As reported by ET, after the CAG report hinted at favouritism, the defence ministry is dusting through the files of the contract signed in 2009

by Manu Pubby

NEW DELHI: Well before the Comptroller & Auditor General discovered irregularities in a $2.2-billion deal in 2009 to procure P-8I maritime reconnaissance aircraft, the UPA government in trying to close a landmark deal with the US chose to overlook representations by the main competitor on alleged deviations. The deal had sparked controversy earlier this month after CAG slammed the UPA government for signing a “separate product support agreement” with makers Boeing while its competitors EADS, now rebranded as Airbus Military, had included this cost in their bid. At that point, EADS had made several representations highlighting this. They had flagged almost all major issues highlighted by CAG in its report, including denial of some key technologies that were demonstrated during the flight trials.

Four Issues Were Raised by Competitor EADS

Two aircraft had been shortlisted for the contract to procure long range maritime reconnaissance and anti-submarine warfare aircraft — Boeing’s P-8I and EADS’s A-319. The American offer was accepted after the defence ministry determined that it was the cheaper option. However, the CAG report has disputed this, alleging that defence ministry “enhanced” a financial bid by EADS to include a 20-year support package that was not included in the Boeing offer.

This part was negotiated separately with Boeing after it had secured the deal. ET has reviewed the letters written by EADS to the defence ministry. They broadly raised four issues including the protest on financial assessment that was used to declare Boeing as the winner. The thrust of the complaints was that several technologies in the Boeing P8I declared as technically competent were discovered during the final assessment not be authorised for transfer. These technologies included the original electronic safety measures that are needed to detect incoming missiles. The complaint said source codes and mission system software that are the brains of the aircraft were not offered for transfer.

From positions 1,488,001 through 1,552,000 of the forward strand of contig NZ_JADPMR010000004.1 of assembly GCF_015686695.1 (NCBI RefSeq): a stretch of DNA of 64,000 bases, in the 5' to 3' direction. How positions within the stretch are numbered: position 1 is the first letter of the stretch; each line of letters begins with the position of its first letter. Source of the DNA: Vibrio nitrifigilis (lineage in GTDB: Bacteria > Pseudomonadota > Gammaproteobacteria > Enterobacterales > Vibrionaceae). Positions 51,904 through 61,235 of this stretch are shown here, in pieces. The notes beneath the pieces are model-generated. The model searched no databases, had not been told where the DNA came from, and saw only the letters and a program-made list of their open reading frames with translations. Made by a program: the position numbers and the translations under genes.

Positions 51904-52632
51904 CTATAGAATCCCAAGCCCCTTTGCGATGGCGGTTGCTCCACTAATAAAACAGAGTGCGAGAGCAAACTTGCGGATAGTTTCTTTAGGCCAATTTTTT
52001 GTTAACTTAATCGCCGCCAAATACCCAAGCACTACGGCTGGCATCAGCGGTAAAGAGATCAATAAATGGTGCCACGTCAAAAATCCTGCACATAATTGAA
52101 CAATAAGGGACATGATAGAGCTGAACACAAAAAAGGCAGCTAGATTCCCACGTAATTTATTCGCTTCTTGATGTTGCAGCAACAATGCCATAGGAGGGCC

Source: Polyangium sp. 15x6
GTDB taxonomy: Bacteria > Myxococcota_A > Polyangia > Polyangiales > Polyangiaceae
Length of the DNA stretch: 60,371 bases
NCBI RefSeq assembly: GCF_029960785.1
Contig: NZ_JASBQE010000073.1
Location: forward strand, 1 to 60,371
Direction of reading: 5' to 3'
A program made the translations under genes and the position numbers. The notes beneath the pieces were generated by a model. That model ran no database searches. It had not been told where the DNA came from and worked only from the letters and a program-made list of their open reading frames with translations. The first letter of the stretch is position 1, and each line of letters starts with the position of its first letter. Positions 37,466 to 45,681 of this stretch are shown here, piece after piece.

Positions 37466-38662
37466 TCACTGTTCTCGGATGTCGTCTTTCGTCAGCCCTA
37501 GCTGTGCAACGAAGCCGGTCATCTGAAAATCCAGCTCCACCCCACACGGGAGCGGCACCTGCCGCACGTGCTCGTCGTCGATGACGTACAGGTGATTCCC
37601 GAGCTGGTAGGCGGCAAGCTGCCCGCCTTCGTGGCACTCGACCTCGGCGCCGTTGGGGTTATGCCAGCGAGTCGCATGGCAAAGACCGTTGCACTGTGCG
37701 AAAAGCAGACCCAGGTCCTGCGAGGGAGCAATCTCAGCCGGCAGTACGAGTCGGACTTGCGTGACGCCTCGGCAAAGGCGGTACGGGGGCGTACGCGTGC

Also, it stated that the US was not providing a 360-degree radar as per the terms of the tender. Instead, it offered a 240-degree radar which was declared sufficient. Direct allegations were made in the letters that Boeing had attempted to get the Navy to downgrade its requirements. EADS, Spain had also complained that its requests for clarifications on several aspects of the selection were not even responded to between 2006 and 2008 by the ministry. It may be noted that after losing the Indian competition, the EADS A-319 variant was practically shelved and could not re-enter the market.

As reported by ET, after the CAG report hinted at favouritism, the defence ministry is dusting through the files of the contract signed in 2009 as part of an internal inquiry into the matter. The matter took political colour after senior government ministers including Piyush Goyal and Rajyavardhan Rathore charged in a series of similar twitter posts that the deal put national security at risk and that the UPA bought ‘defective spy planes’.

CAG has alleged that if the proper price determination model was followed, the European offering of the A-319 plane would have turned out cheaper. It has also stated that the US platform does not fully meet the requirements of the Indian Navy due to capability limitations of radars installed onboard and that critical ammunition for anti-submarine warfare has not been procured.

The Indian P-8I fleet, meanwhile, has been deployed on key missions and exercises, including in the Pacific Ocean. The aircraft was also used in critical land missions, including the collection of real time intelligence during the Doklam crisis on the China border last year.